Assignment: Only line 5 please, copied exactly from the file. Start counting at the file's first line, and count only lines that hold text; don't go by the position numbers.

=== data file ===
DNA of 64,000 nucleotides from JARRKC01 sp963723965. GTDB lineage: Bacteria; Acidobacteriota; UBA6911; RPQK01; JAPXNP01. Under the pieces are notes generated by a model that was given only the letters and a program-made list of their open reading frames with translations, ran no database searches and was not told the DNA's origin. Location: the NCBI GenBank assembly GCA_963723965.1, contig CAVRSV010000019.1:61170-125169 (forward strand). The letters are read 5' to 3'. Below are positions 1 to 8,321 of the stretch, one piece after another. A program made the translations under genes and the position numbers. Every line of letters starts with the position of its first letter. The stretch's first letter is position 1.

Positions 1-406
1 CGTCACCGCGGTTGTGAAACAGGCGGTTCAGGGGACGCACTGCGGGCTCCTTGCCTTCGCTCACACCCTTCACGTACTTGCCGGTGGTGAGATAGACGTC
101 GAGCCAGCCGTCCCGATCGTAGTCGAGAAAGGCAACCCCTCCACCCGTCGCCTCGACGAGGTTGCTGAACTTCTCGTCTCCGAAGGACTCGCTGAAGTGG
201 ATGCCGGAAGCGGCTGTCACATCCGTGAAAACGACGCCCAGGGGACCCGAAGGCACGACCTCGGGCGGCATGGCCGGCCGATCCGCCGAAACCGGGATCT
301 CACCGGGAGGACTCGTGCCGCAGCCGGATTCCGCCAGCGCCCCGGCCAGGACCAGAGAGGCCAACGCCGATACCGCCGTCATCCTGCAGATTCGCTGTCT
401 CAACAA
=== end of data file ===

201 ATGCCGGAAGCGGCTGTCACATCCGTGAAAACGACGCCCAGGGGACCCGAAGGCACGACCTCGGGCGGCATGGCCGGCCGATCCGCCGAAACCGGGATCT